Writing in plain language is another best practice you should be applying to your copy. It helps your audience understand your content more quickly, and plain language is also easier for someone with a cognitive disability to understand.
This should already be a basic instinct for any good digital marketer. Knowing your audience and the people who primarily engage with your social media content, means knowing how to talk to them and using language they understand.
For instance, let’s say you work for a zoo. We can assume that your online audience is going to range in age, background, and education, so you’d want the language you use in your content to be as inclusive and clear as possible.
You wouldn’t say, “You’re invited to visit our exhibit featuring a juvenile Equus quagga,” when writing something like, “Come meet the newest addition to the zoo family, a baby zebra,” would be much easier for most people to understand.
This item pertains more to webpages and communications that contain more text than the average social media post, but it’s still a good practice to implement, especially if you typically write longer posts or oversee email marketing for your organization.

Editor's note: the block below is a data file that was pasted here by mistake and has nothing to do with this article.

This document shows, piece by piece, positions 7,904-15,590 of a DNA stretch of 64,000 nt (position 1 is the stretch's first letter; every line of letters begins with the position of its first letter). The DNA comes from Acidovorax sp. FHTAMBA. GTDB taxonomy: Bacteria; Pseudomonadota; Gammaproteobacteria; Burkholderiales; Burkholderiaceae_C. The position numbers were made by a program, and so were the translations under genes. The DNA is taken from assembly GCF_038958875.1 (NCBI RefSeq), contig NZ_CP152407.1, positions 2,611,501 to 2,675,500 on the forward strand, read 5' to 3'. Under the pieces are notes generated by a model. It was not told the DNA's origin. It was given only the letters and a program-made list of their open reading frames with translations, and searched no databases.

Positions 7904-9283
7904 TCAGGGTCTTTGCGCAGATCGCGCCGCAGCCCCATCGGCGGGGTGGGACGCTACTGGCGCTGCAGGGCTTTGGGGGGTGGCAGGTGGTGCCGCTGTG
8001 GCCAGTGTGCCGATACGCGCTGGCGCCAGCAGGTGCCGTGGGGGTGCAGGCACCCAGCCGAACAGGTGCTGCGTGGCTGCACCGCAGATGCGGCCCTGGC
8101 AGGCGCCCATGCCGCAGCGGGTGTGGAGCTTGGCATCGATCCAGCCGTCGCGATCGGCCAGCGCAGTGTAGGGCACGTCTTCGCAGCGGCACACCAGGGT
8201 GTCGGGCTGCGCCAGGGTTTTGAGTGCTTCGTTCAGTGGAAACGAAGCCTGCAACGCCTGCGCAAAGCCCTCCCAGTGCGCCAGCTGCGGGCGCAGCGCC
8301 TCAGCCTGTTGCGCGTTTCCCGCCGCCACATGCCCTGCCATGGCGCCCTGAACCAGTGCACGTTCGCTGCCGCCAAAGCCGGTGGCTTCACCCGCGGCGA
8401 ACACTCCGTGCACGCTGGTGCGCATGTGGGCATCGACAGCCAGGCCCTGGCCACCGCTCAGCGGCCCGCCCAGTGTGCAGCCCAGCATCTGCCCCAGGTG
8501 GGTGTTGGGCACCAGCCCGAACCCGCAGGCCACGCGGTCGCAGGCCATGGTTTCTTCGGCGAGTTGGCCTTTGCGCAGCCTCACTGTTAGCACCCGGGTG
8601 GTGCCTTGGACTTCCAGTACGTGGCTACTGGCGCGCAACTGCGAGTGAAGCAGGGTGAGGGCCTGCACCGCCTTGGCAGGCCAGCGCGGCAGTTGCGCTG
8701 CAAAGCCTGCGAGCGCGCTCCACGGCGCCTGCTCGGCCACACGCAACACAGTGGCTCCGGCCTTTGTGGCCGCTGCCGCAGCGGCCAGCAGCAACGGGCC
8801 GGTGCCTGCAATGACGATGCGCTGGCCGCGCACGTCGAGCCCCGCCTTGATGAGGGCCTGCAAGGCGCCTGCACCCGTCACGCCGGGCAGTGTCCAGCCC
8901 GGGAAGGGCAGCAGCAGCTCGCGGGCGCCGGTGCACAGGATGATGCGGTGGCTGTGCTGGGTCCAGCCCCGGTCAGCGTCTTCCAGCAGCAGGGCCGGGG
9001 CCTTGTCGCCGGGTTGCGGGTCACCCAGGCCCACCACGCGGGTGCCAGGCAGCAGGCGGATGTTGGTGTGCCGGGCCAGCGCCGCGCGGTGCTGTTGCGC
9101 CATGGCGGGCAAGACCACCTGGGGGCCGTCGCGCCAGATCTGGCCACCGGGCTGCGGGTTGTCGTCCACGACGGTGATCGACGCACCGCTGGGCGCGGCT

Make your content easy to follow by breaking up longer sentences and paragraphs or using bulleted lists when possible. Even something as simple as using two hard returns (hitting the Return/Enter key) in a tweet can make your content easier to read and more likely that users engage with it.
Thankfully, most people who work in social media already understand the power of concise content and have mastered the art of packing the most important info into very short posts. When in doubt, just get to the point. Take the below before and after example of plain language. The before example is unnecessarily wordy.
We can assume that this message is being sent directly to students from a college financial aid office. The after example below shows how the message can easily be simplified.
If you’re using complicated jargon or unfamiliar phrases, you could be negatively impacting your content and making your followers feel alienated by it. This goes back to our first plain language tip of writing for your audience. Keep your content simple and straightforward.
Try to use an active voice when you’re creating content and be more informal with your writing. Write content the way you would speak. The below example shows the difference between a passive and active voice. The original content used a passive voice.
With a few adjustments, the statement now uses an active voice.